• I haven't used POSIX AIO before. I just know that it has been discussed in various forums. Personally, I run BSD-based systems so I have used Kqueue for this. I would look into using Boost or some MPI implementation for concurrent I/O if that is what you are after.
    – D.Shawley
    May 8, 2010 at 19:06
  • 1
    I've looked into POSIX AIO and Kernel AIO, and both seem to imply that there is no true support for sockets, which is a shame. I'm going to assume that all the documents I've read are outdated, as Java 7 is apparently going to support asynchronous I/O, so linux has to have it, or will have it, right? Maybe I'll try and have a look at what Sun/Oracle have done so far.
    – someguy
    May 9, 2010 at 13:22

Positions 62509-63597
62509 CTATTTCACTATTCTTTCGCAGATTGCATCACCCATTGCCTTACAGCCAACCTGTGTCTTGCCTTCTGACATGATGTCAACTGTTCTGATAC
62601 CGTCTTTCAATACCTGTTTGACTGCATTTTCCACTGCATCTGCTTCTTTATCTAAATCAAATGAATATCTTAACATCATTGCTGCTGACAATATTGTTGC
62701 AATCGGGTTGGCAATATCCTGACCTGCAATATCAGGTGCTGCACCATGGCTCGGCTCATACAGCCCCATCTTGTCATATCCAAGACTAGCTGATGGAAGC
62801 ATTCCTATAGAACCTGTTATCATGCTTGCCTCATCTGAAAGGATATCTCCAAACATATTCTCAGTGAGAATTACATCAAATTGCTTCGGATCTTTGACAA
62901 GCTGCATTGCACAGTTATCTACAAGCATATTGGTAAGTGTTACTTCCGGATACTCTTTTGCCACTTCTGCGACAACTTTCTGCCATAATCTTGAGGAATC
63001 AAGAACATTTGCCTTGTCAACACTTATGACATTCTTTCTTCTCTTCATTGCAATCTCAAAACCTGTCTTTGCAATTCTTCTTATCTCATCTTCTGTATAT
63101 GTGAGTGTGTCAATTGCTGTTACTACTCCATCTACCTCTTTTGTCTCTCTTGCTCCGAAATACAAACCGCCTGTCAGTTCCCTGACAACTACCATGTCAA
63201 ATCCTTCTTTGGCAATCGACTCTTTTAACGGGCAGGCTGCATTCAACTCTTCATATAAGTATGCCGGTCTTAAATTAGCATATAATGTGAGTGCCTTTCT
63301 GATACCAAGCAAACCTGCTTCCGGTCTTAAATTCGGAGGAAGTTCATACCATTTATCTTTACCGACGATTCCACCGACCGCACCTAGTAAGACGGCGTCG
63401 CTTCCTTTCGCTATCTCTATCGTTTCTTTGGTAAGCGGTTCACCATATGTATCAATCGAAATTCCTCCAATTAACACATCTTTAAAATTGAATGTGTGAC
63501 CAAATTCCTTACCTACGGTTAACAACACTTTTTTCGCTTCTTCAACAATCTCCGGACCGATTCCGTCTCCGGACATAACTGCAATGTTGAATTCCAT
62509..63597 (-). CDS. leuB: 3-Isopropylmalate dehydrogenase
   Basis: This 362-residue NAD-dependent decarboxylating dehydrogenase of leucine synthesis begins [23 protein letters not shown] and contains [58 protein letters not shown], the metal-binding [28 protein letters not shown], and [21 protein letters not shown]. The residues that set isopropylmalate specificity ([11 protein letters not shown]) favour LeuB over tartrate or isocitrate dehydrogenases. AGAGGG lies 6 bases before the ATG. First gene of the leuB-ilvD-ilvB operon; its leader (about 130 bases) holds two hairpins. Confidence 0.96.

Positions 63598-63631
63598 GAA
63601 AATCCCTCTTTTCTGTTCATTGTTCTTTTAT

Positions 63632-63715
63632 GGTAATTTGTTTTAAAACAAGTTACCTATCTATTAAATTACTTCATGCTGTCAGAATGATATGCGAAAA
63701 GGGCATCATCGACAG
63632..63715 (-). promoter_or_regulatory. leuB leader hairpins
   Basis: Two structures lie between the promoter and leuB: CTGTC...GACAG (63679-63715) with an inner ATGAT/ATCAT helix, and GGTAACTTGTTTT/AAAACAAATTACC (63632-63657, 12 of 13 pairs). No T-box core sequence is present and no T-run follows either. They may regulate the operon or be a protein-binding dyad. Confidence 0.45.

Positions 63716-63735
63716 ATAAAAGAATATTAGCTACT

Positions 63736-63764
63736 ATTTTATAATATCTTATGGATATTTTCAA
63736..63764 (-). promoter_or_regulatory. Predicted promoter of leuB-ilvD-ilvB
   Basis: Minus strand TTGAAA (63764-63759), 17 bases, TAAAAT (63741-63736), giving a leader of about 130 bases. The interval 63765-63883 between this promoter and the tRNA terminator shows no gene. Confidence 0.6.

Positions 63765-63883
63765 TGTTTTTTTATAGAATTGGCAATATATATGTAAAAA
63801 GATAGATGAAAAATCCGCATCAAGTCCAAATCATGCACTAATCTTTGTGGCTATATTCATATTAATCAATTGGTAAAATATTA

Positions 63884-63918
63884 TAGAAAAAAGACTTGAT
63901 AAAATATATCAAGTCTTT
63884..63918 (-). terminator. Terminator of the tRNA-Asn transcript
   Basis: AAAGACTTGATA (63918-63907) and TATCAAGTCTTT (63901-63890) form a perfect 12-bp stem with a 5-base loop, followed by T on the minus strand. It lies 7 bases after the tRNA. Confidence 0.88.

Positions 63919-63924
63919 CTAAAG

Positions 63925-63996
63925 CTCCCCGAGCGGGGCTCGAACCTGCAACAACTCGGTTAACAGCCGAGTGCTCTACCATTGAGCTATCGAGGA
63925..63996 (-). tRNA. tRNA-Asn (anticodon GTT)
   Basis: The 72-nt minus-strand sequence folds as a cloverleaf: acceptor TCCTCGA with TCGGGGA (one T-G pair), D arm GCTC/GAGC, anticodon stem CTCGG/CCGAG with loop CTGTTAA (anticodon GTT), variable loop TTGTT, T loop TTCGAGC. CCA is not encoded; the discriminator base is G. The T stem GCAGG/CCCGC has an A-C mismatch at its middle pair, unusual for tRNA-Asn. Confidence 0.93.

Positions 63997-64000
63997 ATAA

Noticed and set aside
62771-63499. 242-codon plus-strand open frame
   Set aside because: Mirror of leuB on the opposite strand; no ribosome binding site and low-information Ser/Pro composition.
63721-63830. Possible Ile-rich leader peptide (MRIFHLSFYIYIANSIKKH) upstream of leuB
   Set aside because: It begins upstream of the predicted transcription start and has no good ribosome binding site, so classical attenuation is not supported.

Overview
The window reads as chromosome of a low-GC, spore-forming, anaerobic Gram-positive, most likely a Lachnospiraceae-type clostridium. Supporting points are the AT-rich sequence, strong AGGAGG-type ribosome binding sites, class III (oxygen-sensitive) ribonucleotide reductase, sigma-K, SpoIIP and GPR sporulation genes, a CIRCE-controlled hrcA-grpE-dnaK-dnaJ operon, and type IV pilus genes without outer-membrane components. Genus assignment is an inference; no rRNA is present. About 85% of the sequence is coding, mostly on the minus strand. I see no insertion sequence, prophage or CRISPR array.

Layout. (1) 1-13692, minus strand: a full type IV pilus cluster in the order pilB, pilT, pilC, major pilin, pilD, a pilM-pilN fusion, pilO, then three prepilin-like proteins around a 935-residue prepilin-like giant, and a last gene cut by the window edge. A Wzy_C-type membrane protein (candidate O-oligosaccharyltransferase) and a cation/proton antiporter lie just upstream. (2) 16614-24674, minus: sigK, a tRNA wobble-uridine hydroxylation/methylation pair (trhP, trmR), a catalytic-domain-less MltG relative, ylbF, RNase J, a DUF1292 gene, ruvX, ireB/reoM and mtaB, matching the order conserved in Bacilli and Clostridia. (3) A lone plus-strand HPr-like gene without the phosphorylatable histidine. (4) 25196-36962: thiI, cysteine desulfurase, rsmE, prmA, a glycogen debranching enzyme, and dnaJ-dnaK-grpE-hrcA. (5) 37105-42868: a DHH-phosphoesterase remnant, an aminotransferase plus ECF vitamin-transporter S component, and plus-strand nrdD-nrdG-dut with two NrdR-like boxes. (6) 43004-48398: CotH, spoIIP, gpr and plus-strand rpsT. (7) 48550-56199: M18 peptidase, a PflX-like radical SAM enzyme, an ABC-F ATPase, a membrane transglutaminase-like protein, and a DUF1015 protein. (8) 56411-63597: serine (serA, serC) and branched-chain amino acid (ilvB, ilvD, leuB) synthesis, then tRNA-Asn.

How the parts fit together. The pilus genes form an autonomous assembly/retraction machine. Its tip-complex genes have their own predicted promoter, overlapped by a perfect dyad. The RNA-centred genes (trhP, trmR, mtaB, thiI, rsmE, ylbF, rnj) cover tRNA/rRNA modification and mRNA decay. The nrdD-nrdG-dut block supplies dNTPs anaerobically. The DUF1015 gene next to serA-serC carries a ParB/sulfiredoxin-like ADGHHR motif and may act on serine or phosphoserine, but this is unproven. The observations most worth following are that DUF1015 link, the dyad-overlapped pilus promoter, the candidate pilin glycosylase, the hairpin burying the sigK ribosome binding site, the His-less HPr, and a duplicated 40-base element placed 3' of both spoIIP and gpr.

• 3
    It does look like POSIX AIO has gotten short shrift. You might want to read some of references on "Fast UNIX Servers" (dank.qemfd.net/dankwiki/index.php/Fast_UNIX_Servers). There seems to be a lot of good information there.
    – D.Shawley
    May 9, 2010 at 14:56
  • 4
    "asynchronous I/O" is buggy and poorly supported on most Unices! Beware
    – unixman83
    Feb 19, 2012 at 23:42
10

Use boost::asio. Hands down. It has a mild learning curve, but it's cross-platform, and automatically uses the best available method for the system you're compiling on. There's simply no reason not to.

I know that this isn't quite an answer to your question, but it's the best advice I could give.

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    +1 I hate ASIO because of its extreme use of namespaces, but I have to agree that it's the highest quality free library that fully supports BOTH Windows AND Linux. Libevent on the other hand has shoddy, unfinished support for Windows.